Sunday 23 October 2016

Dearbhail McDonald: Men and women who want to have kids and work need more comprehensive support

Published 13/10/2016 | 02:30

Vision: Children’s Minister Katherine Zappone. Photo: Frank McGrath
Vision: Children’s Minister Katherine Zappone. Photo: Frank McGrath

It was the priest Laocoon in Virgil's 'Aeneid' who was the lone voice amongst the Trojans who distrusted the Greeks.

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"I fear the Greeks, even those bearing gifts," said the priest, who warned against accepting the Greeks' gifts and letting their horse into Troy.

For his prescience, Laocoon and his sons were killed by serpents sent by the gods, a classic case of shooting the messenger.

The new affordable childcare scheme introduced by children's minister Katherine Zappone is no Trojan Horse.

The centrepiece of an otherwise fairly visionless Budget, Ms Zappone's childcare scheme has been hailed as 'a breakthrough' by many, especially those advocating on behalf of low-income families.

It is certainly a big step forward for the sisters and the fight for workplace diversity.

But we should not be blind to the fact that as well as helping parents in the low and no-income families by subsidising childcare to the tune of €8,000 a year, the underlying policy goal of this crude, infant scheme is to get more childbearing women into the workplace to improve our economic competitiveness.

As well as some of the highest childcare costs in Europe, Ireland - which has the second highest direct payments to parents of any OECD country because of our universal child benefit scheme - has one of the lowest female labour market participation rates in the eurozone. The phenomena are inextricably linked.

The second earner in Ireland (typically the woman) loses 92pc of her income to tax and childcare policies according to business lobby group Ibec, which wants to means test child benefit and explore a tax saver childcare voucher model to keep mam and dad at work.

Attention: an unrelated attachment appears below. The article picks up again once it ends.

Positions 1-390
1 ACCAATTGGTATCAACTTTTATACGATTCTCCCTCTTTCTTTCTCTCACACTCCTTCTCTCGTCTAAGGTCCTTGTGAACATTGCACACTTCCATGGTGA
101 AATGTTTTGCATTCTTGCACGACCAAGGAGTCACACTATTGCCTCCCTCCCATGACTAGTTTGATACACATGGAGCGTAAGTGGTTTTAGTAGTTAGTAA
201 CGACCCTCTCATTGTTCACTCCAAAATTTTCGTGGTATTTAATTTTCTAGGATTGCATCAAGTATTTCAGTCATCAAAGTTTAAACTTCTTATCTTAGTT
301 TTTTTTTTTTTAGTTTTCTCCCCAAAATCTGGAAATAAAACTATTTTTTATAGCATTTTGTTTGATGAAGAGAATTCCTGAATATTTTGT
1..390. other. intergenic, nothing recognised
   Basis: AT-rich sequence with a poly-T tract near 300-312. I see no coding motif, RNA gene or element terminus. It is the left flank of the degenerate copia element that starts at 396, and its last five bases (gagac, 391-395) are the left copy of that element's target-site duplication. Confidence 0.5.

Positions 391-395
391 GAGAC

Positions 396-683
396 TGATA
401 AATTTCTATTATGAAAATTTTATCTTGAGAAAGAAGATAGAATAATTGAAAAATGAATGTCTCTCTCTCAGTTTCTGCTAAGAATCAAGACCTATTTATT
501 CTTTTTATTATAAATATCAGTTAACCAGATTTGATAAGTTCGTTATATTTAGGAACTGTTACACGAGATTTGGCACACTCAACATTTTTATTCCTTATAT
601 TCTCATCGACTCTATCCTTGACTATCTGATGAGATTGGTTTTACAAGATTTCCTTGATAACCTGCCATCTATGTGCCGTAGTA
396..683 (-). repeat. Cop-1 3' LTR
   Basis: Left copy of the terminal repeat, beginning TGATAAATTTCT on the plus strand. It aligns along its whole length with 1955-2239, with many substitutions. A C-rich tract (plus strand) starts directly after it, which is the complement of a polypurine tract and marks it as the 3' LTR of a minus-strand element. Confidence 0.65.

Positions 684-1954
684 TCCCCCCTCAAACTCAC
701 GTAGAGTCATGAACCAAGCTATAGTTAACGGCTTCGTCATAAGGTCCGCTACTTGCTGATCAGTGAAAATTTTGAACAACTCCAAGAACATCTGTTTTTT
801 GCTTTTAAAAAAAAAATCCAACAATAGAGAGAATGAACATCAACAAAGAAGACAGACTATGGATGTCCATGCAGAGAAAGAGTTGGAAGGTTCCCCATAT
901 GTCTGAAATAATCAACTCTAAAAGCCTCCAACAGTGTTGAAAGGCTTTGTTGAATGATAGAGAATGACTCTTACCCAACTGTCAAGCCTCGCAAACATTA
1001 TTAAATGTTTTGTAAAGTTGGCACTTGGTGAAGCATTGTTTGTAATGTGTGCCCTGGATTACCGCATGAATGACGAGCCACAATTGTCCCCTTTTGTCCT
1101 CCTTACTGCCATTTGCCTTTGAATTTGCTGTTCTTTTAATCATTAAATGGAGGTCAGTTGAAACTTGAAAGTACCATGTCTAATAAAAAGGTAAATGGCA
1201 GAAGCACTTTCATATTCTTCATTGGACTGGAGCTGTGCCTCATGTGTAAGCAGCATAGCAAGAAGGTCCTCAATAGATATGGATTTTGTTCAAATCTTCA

Why would any second earner, male or female, want to work for a mere 8pc?

The reasons for lower market participation by women in Ireland are varied and complex and not helped by the fact that childcare and care of the elderly and sick is still regarded by employers and society alike as quintessentially a woman's issue.

Ms Zappone is to be commended for her vision and courage in trying to tackle our childcare/labour market participation challenges. She had to start somewhere and where better to start than targeting the parents of an estimated 136,000 children living in conditions of poverty?

But the childcare scheme, which is not income-progressive, has its flaws. The cut-off point for eligibility (anyone above a net household income of €47,500 will receive a maximum of €900 a year) has led to accusations that middle-income families with incomes just above the threshold will be unfairly penalised.

The squeezed middle getting squeezed. Again.

Ms Zappone is conscious of the criticism and says she wants to increase the threshold in the coming years.

But what we are really lacking is a dynamic conversation and vision about family and work.

Everyone has an agenda when it comes to childcare and caregiving and there are few issues that divide women as much as the so-called 'motherhood penalty'.

Like many countries, Ireland - which frequently tops the European fertility league - is experiencing decreasing birth rates and an ageing population.

In short, ladies, our (predominantly male) policymakers need us to provide the brood - and the butter. We shouldn't refuse Budget 2017's childcare gift.

But we should insist on more comprehensive policies that support women and men who want to have children - and work.

Irish Independent

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